A progressive cavity pump is usually made up of a single helix rotor revolving within a double helix stator (‘helix’ refers to the shape, which is like a corkscrew). As the rotor turns, being driven by the motor, it creates a space between the rotor and the stator which progresses down the pump from the suction to the discharge.
This design means the pump can be used from low flows to high flows, the flow being directly proportional to the speed of the pump. It’s also good for shear sensitive liquids (those which get thicker when they’re pumped, like cream, or thinner, like mayonnaise). And it’s self-priming, with a suction lift up to 8.5m.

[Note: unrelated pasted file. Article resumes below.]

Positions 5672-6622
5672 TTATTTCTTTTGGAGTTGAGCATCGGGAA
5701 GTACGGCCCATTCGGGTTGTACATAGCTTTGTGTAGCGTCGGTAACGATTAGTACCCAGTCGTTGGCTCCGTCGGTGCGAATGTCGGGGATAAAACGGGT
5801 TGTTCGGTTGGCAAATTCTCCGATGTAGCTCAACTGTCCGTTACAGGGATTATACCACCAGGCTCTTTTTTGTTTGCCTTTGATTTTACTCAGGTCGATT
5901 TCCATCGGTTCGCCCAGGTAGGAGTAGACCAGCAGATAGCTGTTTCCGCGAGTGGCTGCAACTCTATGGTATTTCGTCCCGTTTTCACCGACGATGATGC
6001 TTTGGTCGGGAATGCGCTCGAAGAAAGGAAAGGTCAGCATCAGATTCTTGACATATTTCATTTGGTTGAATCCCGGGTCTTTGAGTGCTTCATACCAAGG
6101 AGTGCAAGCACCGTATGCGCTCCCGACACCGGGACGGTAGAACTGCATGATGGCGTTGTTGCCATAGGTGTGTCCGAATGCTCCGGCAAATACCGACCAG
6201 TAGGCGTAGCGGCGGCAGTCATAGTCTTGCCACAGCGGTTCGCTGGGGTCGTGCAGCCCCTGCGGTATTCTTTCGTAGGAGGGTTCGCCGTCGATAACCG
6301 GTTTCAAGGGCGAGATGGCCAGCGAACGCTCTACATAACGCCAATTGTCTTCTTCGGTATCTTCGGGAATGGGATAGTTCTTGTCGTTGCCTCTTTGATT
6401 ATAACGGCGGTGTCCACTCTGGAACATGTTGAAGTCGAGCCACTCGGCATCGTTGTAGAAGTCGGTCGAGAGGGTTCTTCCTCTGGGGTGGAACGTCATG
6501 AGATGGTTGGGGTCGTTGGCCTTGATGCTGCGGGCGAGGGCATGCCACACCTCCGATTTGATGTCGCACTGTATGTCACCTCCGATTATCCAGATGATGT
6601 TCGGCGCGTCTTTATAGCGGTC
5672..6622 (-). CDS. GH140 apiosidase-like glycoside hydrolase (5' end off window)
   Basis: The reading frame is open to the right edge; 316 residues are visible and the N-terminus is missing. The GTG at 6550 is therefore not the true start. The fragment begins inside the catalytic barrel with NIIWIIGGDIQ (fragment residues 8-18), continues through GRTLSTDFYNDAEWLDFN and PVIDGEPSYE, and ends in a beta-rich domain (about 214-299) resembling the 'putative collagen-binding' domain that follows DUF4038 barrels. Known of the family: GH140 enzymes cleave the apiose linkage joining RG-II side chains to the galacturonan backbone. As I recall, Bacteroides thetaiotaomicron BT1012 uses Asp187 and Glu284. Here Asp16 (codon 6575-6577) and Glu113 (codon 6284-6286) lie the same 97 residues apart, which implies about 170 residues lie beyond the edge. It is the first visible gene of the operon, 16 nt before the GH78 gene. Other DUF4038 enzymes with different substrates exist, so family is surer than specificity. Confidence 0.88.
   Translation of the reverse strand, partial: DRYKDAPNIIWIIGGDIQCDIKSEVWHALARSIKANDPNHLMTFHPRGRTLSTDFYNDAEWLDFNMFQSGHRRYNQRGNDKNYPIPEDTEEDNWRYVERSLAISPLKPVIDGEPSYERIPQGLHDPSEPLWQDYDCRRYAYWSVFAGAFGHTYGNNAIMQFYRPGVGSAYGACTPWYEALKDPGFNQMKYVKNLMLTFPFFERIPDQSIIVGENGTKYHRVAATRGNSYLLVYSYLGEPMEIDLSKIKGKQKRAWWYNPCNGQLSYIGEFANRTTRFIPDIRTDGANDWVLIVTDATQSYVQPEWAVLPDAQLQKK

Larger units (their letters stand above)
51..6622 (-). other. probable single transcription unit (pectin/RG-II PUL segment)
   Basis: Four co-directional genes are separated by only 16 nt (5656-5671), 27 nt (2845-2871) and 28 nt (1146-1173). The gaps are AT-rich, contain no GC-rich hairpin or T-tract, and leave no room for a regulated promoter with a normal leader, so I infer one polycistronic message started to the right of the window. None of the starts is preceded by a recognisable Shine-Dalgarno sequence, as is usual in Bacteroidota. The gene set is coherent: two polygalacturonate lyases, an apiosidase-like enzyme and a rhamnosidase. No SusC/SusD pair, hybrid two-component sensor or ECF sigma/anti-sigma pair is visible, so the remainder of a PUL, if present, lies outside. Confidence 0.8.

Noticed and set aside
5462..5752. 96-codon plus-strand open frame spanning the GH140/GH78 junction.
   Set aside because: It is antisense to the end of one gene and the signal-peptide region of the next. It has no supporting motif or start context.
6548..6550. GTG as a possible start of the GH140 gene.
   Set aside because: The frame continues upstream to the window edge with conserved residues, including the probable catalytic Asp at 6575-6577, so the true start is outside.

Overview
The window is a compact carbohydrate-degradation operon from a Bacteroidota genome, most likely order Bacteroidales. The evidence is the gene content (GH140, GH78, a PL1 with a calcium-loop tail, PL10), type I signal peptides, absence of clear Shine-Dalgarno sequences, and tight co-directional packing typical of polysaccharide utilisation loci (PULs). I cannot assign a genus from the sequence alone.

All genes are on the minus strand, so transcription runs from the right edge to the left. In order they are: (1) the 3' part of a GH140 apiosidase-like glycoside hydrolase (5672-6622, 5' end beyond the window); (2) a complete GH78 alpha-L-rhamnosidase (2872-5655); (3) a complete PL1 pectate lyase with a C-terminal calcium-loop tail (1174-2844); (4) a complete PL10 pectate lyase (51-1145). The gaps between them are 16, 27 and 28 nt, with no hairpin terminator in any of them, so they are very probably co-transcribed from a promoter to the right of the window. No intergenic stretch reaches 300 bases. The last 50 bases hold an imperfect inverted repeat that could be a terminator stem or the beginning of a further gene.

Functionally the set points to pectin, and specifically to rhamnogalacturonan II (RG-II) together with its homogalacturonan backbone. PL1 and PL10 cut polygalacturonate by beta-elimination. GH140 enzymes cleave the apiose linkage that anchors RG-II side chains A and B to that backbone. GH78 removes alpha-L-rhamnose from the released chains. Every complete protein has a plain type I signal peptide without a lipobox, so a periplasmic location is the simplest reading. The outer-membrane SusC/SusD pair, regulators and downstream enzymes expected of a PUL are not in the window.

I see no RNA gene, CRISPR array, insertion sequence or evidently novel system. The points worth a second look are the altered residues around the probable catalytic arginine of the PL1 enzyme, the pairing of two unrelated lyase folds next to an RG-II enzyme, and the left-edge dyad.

The main disadvantage is that they can be relatively high maintenance, as both the rotor and stator will wear . The stator is particularly liable to damage if it’s pumped dry for any period of time.